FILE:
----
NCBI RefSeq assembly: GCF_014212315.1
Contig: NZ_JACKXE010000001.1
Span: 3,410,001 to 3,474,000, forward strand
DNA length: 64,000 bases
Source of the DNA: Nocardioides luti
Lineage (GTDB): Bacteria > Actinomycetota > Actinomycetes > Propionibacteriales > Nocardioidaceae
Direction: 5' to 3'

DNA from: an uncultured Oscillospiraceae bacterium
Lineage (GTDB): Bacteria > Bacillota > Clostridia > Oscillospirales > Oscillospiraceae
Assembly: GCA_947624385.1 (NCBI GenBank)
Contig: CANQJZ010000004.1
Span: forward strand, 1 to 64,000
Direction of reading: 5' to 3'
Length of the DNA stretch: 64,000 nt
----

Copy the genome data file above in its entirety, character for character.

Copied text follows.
NCBI RefSeq assembly: GCF_014212315.1
Contig: NZ_JACKXE010000001.1
Span: 3,410,001 to 3,474,000, forward strand
DNA length: 64,000 bases
Source of the DNA: Nocardioides luti
Lineage (GTDB): Bacteria > Actinomycetota > Actinomycetes > Propionibacteriales > Nocardioidaceae
Direction: 5' to 3'

DNA from: an uncultured Oscillospiraceae bacterium
Lineage (GTDB): Bacteria > Bacillota > Clostridia > Oscillospirales > Oscillospiraceae
Assembly: GCA_947624385.1 (NCBI GenBank)
Contig: CANQJZ010000004.1
Span: forward strand, 1 to 64,000
Direction of reading: 5' to 3'
Length of the DNA stretch: 64,000 nt